Florida Blocks New African American Studies Class

Course is 'inexplicably contrary to Florida law,' board of education says
By Rob Quinn,  Newser Staff
Posted Jan 20, 2023 12:48 PM CST
DeSantis Rejects African American Studies Class
Florida Gov. Ron DeSantis speaks at the annual leadership meeting of the Republican Jewish Coalition, Nov. 19, 2022, in Las Vegas.   (AP Photo/John Locher, File)

The administration of Florida Gov. Ron DeSantis has blocked a new Advanced Placement course on African American studies from state high schools, saying the pilot program's content is "historically inaccurate" and "inexplicably contrary to Florida law." A Jan. 12 letter from the Florida Department of Education to the College Board didn't specify what part of the course it objected to, but DeSantis signed a law dubbed the "Stop WOKE Act" last year that restricts how race-related issues can be taught in the state, the New York Times reports. The education department said the course "significantly lacks educational value," but if the College Board is "willing to come back to the table with lawful, historically accurate content, FDOE will always be willing to reopen the discussion."

Last summer, the College Board said a pilot program to "offer high school students an evidence-based introduction to African American studies" would be launched in 60 high schools across the US this school year, with more to follow in the 2023-24 school year, the Guardian reports. The board said that as with the introduction of other AP courses, the new course "is undergoing a rigorous, multiyear pilot phase, collecting feedback from teachers, students, scholars and policymakers." The board said course frameworks often "change significantly" after feedback, and the updated framework will be released "well before this class is widely available in American high schools."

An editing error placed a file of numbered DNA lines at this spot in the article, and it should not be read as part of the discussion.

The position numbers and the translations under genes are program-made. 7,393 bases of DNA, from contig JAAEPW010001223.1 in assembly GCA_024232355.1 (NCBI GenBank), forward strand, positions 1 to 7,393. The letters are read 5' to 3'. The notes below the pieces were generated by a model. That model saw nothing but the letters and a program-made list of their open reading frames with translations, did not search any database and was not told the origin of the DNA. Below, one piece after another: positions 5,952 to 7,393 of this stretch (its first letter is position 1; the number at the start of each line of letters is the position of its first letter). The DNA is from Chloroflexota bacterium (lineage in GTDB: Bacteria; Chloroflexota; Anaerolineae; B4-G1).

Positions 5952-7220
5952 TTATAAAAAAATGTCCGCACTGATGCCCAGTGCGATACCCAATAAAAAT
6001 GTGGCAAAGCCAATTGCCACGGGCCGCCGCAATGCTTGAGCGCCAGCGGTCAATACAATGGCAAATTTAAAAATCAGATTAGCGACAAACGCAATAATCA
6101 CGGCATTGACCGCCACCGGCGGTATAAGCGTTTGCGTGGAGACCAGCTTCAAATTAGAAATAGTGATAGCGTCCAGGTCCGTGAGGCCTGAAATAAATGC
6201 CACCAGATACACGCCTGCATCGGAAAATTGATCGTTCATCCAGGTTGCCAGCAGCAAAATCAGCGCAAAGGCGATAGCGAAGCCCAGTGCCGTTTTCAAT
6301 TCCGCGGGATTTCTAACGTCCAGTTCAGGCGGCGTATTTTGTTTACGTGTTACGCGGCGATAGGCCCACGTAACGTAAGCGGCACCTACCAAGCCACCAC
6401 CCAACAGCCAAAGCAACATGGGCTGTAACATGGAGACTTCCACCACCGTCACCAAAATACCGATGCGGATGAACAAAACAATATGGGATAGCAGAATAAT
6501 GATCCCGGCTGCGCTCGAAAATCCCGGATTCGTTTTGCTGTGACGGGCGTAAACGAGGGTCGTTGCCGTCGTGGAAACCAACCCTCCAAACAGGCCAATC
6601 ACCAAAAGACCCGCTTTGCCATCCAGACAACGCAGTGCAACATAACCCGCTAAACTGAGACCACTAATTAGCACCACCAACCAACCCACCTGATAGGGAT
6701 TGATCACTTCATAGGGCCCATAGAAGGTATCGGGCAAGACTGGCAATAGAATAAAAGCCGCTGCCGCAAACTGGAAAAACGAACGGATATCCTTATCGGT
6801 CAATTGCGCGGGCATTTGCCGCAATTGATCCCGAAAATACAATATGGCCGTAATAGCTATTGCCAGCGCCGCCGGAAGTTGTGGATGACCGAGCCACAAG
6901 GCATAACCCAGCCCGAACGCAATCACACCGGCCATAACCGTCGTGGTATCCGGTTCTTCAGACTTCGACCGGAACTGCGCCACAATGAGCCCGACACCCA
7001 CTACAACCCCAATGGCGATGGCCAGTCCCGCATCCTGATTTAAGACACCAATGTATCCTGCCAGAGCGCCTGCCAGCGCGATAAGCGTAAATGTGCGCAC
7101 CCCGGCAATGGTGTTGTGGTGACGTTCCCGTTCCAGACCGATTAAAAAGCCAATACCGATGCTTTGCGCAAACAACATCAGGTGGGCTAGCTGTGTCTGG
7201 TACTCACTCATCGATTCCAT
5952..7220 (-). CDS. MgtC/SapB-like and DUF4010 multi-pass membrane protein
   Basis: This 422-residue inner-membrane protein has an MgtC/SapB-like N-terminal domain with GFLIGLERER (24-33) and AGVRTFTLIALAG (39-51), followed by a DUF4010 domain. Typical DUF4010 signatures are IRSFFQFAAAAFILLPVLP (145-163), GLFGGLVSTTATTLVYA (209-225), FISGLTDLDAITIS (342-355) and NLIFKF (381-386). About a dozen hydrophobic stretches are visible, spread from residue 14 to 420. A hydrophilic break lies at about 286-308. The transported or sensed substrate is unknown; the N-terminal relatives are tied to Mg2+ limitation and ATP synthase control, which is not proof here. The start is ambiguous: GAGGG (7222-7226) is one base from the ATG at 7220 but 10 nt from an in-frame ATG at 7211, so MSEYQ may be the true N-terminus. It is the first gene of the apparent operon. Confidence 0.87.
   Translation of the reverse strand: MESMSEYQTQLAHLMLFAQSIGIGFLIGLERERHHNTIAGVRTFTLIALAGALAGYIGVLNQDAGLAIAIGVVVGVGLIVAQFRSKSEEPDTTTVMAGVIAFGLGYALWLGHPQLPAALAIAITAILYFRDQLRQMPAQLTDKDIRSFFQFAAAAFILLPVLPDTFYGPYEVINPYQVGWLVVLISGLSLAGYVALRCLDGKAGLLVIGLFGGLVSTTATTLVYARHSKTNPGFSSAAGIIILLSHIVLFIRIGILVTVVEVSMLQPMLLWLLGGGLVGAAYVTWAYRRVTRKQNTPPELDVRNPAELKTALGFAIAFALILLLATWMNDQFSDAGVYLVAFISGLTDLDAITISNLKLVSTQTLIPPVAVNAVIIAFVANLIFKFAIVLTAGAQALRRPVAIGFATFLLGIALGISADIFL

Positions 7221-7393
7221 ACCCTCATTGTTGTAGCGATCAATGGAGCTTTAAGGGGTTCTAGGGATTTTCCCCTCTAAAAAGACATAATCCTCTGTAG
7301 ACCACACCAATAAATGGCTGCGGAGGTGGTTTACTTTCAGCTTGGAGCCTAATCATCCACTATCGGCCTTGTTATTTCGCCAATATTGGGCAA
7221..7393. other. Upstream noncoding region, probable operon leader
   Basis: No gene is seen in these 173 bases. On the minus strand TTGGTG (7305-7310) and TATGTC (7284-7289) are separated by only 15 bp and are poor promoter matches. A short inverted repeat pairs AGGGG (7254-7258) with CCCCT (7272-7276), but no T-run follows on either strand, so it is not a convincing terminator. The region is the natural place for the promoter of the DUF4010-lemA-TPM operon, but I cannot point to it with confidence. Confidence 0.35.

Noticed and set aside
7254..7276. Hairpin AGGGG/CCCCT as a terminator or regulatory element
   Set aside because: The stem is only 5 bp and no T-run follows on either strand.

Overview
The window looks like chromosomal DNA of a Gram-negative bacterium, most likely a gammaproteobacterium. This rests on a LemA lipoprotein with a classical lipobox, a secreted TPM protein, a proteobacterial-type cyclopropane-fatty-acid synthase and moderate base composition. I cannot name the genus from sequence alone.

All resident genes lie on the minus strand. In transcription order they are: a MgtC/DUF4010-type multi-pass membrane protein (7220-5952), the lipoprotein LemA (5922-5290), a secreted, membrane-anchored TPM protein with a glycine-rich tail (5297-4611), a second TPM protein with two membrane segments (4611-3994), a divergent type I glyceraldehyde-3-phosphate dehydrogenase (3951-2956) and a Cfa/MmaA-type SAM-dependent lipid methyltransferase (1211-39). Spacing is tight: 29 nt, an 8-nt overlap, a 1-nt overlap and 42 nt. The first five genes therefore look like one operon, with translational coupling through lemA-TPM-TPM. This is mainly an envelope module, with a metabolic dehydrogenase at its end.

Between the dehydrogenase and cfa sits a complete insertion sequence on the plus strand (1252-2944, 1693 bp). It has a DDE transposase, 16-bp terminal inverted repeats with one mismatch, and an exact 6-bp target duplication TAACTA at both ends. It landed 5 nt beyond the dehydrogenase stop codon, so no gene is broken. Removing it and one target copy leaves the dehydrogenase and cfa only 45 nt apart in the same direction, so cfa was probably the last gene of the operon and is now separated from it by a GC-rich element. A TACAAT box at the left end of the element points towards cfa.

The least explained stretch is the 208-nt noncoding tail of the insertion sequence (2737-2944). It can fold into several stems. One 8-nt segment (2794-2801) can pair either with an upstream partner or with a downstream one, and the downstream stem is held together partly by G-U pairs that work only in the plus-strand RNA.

The College Board says the new course covers more than 400 years of African American history, including topics like literature, political science, and geography. DeSantis spokesman Bryan Griffin said the course "leaves large, ambiguous gaps that can be filled with additional ideological material, which we will not allow." One of the course's developers, Henry Louis Gates Jr, a leading scholar on African American history, said last year that the course doesn't involve "critical race theory"—an academic approach to systemic racism that DeSantis has denounced as "state-sanctioned racism"—but "is a mainstream, rigorously vetted, academic approach to a vibrant field of study." (More Florida stories.)

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